Mamadou seems to know everyone in town - and he's greeted by relatives, friends and old girlfriends. There's a lot of good humoured banter, and a friendly village feel with people smiling and greeting us with 'Bonjour! ca va?' Mamadou scolds the little children who trail us and ask for 'Bic' ( biros) and cadeau, and they go back to playing in the street.
 



We go up on the flat mud roof of a house near the mosque. Non muslims are not allowed inside, but from here we have a fantastic view of the world's largest mud building. The wooden strutts sticking out from the walls act as scaffolding for the re-mudding, which happens every year after the rainy season, and it's a big community effort and everyone turns out to help.
 





What would we like to do next? Ah! Bogolan.... Djenne is famous for bogolan , a mud dyed cloth , and I want to find some! We go through a dark door and up a narrow staircase to the first floor and a room which houses the women's co-operative. 
 




The designs are stunning and the colours strong. Black comes from the mud, brown from tree bark and yellow from a plant. The story goes that a hunter went off one day in his white cotton robe, but during the hunt he fell into the black mud of the river. No matter how many times his wife washed and scrubbed the robe, the black just wouldn't come out, and bogolan dyed cloth was invented. The lovely, gentle lady who represented the co-operative was a hard bargainer, but I come away with a few pieces of cloth. Next we go to the house of the most famous bologan artist, Pama Sintoa. Mamadou shouts to a friend on a scooter and throws him my bag of bogolan. The friend will take it back to the hotel for me - not good for Pama Sintoa to see I've been shopping elsewhere!We walk from the blinding sunlight of the hot street into the semi darkness of a kitchen with women sitting on the floor cooking on small charcoal burners, and step over children and chickens. 
 








Upstairs Pama herself oversees her son Almamy as he shows us piece after piece of the lovely cloth. I want to buy some more to bring back for blue-ginger, but I have two problems: our 20kg weight limit on Point Afrique Airlines and there are NO BANKS in Djenne, and no ATM's. I'm a bit worried about running out of money! But Almamy has customers from Paris and America and is confident he can post it to me, and I can wire the money to him from the U.K. I'm the first British bogolan buyer for a shop! And thank you to Chris for giving moral support and encouragement to the bogolan buyer.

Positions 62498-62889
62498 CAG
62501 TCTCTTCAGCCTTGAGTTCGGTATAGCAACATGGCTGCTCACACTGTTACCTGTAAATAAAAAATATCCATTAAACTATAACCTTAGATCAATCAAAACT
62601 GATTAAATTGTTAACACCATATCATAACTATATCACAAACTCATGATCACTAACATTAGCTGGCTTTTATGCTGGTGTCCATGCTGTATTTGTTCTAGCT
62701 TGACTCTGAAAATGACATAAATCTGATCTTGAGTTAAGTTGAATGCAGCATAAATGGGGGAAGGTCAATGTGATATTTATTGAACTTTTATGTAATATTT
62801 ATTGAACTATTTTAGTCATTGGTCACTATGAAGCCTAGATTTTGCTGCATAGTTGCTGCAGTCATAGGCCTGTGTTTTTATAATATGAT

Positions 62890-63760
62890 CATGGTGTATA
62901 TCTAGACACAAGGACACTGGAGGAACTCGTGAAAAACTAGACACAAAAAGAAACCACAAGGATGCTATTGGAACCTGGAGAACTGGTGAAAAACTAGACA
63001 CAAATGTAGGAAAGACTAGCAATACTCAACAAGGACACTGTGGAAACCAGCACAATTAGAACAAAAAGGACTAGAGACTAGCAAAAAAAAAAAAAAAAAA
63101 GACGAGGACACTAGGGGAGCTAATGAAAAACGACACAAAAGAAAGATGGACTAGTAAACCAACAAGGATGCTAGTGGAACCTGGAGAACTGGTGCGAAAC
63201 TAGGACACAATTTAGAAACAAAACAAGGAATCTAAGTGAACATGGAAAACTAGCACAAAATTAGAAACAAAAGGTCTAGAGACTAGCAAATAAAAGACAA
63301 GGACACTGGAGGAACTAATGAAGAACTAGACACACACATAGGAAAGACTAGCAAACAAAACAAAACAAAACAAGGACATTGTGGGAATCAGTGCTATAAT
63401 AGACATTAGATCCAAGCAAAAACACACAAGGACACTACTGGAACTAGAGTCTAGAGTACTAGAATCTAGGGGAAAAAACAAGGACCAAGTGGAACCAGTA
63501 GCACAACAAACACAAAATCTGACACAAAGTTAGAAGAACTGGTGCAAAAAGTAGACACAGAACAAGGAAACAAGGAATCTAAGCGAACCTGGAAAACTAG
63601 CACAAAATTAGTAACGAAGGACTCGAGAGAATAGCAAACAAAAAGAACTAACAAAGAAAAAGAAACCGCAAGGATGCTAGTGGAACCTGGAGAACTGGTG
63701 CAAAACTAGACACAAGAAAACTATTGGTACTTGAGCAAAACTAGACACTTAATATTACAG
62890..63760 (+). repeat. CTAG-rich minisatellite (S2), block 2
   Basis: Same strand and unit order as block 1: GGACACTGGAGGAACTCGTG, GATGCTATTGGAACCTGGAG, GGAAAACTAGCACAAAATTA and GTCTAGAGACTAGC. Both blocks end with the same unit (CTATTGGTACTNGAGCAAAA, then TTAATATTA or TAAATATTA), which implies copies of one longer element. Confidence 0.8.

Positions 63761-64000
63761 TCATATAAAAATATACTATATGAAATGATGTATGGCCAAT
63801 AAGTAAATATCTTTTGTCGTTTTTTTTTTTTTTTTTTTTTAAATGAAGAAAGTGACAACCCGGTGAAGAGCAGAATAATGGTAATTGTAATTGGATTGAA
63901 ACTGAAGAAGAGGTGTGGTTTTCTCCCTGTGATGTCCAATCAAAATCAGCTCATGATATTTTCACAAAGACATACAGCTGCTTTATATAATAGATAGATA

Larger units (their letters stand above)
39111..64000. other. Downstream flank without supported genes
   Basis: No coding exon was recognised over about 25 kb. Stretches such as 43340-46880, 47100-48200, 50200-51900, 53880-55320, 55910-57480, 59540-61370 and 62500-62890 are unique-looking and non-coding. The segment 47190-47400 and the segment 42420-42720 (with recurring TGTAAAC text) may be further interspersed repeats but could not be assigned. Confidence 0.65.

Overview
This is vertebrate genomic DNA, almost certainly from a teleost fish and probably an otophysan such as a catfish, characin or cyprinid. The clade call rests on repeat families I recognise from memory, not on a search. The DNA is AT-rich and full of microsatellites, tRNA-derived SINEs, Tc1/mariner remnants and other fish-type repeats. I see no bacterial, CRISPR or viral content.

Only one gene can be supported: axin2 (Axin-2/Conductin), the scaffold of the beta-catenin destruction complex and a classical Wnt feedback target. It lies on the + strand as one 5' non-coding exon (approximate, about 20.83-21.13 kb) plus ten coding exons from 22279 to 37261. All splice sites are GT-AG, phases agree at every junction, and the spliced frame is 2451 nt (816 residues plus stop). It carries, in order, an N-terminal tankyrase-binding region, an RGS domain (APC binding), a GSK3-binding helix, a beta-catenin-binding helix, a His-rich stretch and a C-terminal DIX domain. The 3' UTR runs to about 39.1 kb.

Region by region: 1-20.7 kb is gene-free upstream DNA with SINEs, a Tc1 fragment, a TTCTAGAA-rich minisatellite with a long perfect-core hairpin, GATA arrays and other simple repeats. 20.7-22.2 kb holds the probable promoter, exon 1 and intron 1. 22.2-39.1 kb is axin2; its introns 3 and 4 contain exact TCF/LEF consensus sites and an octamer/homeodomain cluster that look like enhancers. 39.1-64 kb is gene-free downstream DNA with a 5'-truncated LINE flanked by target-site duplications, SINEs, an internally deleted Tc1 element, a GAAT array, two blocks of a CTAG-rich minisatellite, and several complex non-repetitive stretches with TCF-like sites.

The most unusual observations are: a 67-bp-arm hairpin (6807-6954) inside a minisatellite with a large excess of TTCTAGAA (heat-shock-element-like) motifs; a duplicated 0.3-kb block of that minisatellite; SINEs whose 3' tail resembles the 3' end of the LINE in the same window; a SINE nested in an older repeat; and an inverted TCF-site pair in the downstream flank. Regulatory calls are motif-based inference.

There are very few cars or motorised vehicles on the streets of Djenne, most carts are drawn by donkeys, oxen or horses. While Chris and I had been out buying bogolan, Steve and Sue had requisitioned the hotels brightly painted bicycles and gone down the ferry road to the river, where they'd arranged for us all to take a horse and cart from the hotel and then take a wooden canoe , or pirogue, up the river to explore. 




 




The river was muddy and slow, but it was still a balancing act to keep us all in the boat. There were two boatmen with poles at each end of the boat and our guide heated some bottled water on a little charcoal stove in the bottom of the boat to make us some extra strong Tuareg tea, served in a 'shot' type glass, and to be knocked back in one like a chaser. He regularly baled out the water collecting under our feet ( a bit worrying) but the sights and sounds on the river at the end of the afternoon were a great distraction. Oh, and this time of the year, he tells us, we don't have to worry about attacks from hippos and crocodiles. Gulp!










We all watch , horrified as the two boatmen dip plastic mugs into the river and drink the muddy water. They laugh at us and say that they can do it -' na pas de probleme ' . Oh dear- it takes some of the pleasure away from our afternoon on the river to think of the water-bourne diseases they may be swallowing.
The next day is our third day in Djenne, and we spend more time exploring the town and going with Max, the hotel's horse and his cart across the sandy flood plain around the city. 



 




Down by the river there are neat 'allotments' green with vegetables , all familiar to us. The midday sun is scorching, and we admit defeat and go back to the thick mud wall shade of our hotel. ' This is the end of the holiday ', Steve announces.We are off to Timbuktu tomorrow morning to work with the artisans, and the Mayor of Timbuktu is sending two 4x4's to collect us this evening!
Slideshow Report as Spam
Where I stayed

Comments

gailham
gailham on

bogolan
Hi Sue
just back from Nepal and enjoying catching up with more of your travels.
Keep up your good work and 'buy the Bogolan', , think of the lovely cushions it could make!
Love Gailx

fishtails04
fishtails04 on

Bogolan
Love the Bogolan, it´s fabulous... hope to take a closer look in Blue Ginger when I get back!